The “real” people of Walmart

USMCFor better or worse I can’t help striking up conversations with people wherever I go. And because I am a terrible insomniac who will do almost anything to avoid rush hour traffic and crowds, I often find myself in 24 hour stores including Walmart in the middle of the night. Despite what the internet might have you believe you can meet some very wonderful and interesting people there.

One such person at my local store is a clerk who works the graveyard shift. Like myself he is a veteran and although we served in different branches a couple decades apart, we speak the same “language” and every time I see him he tells me to “watch your six” meaning don’t let anything sneak up on you. It always makes me smile.

The other day I was there near the end of his shift and I asked how he was doing. He started to give me an off the cuff answer suggesting all was well, but when I pressed just a bit he got quiet and his lip trembled a bit in a countenance I know all too well from personal experience.

It seems that in the not too distant past he and his lady friend parted ways and he is having a difficult time adjusting. It hurt my heart terribly and while I did my best to counsel and uplift him in the short moments I had, I left there unable to get him off my mind.

Today I was there again standing in front of the bottled water when a woman came down the aisle wearing a hat that read “United States Navy Veteran”. When she began to reach for the cases of water on the bottom shelf she was somewhat stiff and both myself and the young man approaching from the other direction rushed to help her load her cart.

I deferred to his youth (who am I to deprive him of a character building moment?) and while he was helping her, I did as I always do any chance I get upon seeing a fellow veteran, I asked her when she served. Despite the fully gray head of hair I stood there expecting her to give me dates akin to mine of the early ’90s. It was with complete and totally honest shock on my part that I heard her say that she was in during the Vietnam era. Her face looked every bit a decade or two younger. I was so impressed and dumbfounded I simply had to give her a hug as I genuinely thanked her for her service.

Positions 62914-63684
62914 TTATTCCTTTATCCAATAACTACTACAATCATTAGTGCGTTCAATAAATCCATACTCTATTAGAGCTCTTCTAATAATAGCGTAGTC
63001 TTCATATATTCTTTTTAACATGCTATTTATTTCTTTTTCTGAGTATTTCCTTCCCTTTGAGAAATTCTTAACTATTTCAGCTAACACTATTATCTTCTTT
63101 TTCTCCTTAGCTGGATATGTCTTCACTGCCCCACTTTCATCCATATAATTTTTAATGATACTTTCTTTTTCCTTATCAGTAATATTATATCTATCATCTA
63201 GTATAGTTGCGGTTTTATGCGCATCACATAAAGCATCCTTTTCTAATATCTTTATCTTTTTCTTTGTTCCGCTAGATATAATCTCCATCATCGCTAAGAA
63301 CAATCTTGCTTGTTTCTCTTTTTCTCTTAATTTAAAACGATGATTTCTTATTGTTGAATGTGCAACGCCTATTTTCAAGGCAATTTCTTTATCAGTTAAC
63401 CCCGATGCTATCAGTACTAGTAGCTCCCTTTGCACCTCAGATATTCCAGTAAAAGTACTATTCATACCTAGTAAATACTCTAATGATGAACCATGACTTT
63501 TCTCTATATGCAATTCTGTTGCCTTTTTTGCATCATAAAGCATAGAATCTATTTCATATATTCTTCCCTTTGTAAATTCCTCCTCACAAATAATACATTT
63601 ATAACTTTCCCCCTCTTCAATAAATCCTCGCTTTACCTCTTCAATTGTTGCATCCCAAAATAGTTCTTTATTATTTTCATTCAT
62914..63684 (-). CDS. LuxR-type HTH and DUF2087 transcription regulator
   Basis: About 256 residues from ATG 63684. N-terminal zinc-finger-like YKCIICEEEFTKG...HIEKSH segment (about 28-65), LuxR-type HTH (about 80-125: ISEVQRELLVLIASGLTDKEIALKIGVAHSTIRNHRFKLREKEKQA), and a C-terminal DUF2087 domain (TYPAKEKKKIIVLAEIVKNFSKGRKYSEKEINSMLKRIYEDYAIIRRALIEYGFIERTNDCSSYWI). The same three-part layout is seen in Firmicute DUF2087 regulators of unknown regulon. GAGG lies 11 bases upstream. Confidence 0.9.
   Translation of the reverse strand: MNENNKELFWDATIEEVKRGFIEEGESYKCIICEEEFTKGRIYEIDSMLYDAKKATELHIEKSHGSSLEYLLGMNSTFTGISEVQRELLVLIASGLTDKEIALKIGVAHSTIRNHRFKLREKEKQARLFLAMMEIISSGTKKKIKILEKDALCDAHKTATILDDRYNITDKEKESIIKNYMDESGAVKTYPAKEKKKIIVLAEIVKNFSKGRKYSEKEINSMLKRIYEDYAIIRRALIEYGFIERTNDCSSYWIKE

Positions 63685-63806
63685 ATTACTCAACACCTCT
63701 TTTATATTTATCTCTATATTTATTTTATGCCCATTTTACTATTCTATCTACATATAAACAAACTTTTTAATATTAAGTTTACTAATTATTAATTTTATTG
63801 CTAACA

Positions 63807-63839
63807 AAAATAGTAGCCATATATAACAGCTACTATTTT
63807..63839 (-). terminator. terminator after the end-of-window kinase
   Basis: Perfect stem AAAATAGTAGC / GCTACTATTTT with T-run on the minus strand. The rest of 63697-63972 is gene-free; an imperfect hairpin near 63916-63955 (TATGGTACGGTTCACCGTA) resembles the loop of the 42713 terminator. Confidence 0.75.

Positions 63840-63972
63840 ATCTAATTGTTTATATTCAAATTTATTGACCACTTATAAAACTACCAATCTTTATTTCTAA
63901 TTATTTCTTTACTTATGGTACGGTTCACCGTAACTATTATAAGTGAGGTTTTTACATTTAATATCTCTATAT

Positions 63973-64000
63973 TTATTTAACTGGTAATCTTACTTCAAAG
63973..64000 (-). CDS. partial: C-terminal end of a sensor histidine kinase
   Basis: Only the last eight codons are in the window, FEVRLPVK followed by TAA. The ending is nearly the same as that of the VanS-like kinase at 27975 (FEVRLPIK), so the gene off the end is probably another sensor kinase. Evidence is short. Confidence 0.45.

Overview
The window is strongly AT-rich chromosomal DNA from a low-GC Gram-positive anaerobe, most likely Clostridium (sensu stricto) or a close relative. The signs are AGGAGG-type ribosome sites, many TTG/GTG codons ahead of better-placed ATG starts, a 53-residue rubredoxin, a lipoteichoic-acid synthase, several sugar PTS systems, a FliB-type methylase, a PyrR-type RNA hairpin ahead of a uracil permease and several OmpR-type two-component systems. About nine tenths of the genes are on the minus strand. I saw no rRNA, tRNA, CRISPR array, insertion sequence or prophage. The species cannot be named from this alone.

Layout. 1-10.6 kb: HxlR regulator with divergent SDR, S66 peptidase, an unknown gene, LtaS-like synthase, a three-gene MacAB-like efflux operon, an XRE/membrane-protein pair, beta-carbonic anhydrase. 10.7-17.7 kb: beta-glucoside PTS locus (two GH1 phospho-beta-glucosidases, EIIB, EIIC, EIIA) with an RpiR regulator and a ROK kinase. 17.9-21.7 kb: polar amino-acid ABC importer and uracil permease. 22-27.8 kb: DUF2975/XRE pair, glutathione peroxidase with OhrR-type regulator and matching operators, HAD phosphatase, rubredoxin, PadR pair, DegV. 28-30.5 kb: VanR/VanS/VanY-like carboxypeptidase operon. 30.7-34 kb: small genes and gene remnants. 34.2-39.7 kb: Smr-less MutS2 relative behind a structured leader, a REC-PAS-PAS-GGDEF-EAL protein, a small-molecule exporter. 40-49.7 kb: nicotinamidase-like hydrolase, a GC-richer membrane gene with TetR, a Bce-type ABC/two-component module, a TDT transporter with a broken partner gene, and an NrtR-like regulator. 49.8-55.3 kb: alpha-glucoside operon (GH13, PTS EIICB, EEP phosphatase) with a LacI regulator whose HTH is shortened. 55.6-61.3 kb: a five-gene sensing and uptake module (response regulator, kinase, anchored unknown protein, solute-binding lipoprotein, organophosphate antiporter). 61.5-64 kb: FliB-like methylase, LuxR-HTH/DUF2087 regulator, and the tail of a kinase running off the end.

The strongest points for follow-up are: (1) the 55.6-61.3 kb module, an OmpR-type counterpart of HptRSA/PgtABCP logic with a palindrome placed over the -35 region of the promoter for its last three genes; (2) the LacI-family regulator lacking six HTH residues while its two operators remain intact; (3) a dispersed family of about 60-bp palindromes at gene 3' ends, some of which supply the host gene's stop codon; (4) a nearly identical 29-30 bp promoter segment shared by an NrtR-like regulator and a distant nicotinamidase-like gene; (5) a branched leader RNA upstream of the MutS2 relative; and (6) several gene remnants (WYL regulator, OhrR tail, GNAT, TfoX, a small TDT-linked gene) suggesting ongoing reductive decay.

Suddenly she was the one to be surprised and grateful.

Now you might wonder what either of these stories has to do with fitness. Well, I’m not sure they do, but what they do share is the thread of humanity that runs through all of us. Every day in our busy lives we probably pass by half a dozen or more people just like those two individuals. They are people like you and I who have their own struggles, stories and pains that might not be readily apparent, but that a simple word or act of kindness from us might help to ease.

We all traverse this (hopefully) long and often difficult road together. A few minutes spent uplifting one another can do wonders not only for the one receiving the gesture, but also for the one providing it. No matter how good or bad things are for each of us today, helping someone even just through kind words is guaranteed to make your day just a little brighter.

Shares

Want to see if you are a candidate for personal coaching?

< Prev

The power of you

For a brief time while I was in the Marine Corps I trained for and ...

Further Posts

Next >

The weight loss and stress relief “secret” most of us learned as children

When I was a child I was fortunate enough to have both parents and grandparents ...

Further Posts

Shares